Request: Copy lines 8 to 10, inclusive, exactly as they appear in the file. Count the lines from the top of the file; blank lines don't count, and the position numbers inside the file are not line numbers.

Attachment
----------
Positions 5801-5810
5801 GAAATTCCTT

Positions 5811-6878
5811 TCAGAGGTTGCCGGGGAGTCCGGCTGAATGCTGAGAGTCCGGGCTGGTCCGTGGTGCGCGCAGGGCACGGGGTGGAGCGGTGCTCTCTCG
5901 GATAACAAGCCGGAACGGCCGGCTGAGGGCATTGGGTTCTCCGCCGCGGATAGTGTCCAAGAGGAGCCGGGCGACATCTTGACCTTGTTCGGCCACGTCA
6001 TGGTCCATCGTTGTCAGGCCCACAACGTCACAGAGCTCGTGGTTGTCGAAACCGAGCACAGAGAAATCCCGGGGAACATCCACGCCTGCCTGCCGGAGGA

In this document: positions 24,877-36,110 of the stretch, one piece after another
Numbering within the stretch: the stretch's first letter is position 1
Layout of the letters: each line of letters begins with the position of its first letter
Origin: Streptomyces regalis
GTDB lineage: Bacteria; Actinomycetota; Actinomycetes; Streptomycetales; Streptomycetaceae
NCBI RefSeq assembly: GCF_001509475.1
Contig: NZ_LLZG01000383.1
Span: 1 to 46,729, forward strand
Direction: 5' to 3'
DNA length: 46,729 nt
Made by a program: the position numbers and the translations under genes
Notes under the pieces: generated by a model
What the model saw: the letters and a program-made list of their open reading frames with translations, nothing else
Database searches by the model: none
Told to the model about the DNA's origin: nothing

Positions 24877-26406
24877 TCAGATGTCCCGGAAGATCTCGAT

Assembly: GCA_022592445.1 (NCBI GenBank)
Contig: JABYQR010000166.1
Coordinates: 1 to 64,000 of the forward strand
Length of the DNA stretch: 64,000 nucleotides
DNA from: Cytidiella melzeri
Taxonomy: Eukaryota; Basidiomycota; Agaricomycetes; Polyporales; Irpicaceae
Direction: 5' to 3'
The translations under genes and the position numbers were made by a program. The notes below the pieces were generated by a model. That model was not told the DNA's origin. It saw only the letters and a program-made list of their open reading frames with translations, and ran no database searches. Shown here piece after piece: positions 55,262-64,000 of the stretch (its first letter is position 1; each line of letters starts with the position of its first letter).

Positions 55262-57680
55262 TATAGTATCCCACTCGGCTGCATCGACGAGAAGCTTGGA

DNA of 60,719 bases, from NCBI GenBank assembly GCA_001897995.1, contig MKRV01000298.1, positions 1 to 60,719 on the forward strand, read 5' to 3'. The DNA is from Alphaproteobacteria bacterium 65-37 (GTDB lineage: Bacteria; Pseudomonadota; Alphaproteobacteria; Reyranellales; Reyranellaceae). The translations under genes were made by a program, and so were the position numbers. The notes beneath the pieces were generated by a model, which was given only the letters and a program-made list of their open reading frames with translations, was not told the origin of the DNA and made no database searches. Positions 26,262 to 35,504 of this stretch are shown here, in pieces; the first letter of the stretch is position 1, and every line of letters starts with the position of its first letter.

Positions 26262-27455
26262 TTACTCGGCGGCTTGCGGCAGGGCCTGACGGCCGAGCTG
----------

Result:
Numbering within the stretch: the stretch's first letter is position 1
Layout of the letters: each line of letters begins with the position of its first letter
Origin: Streptomyces regalis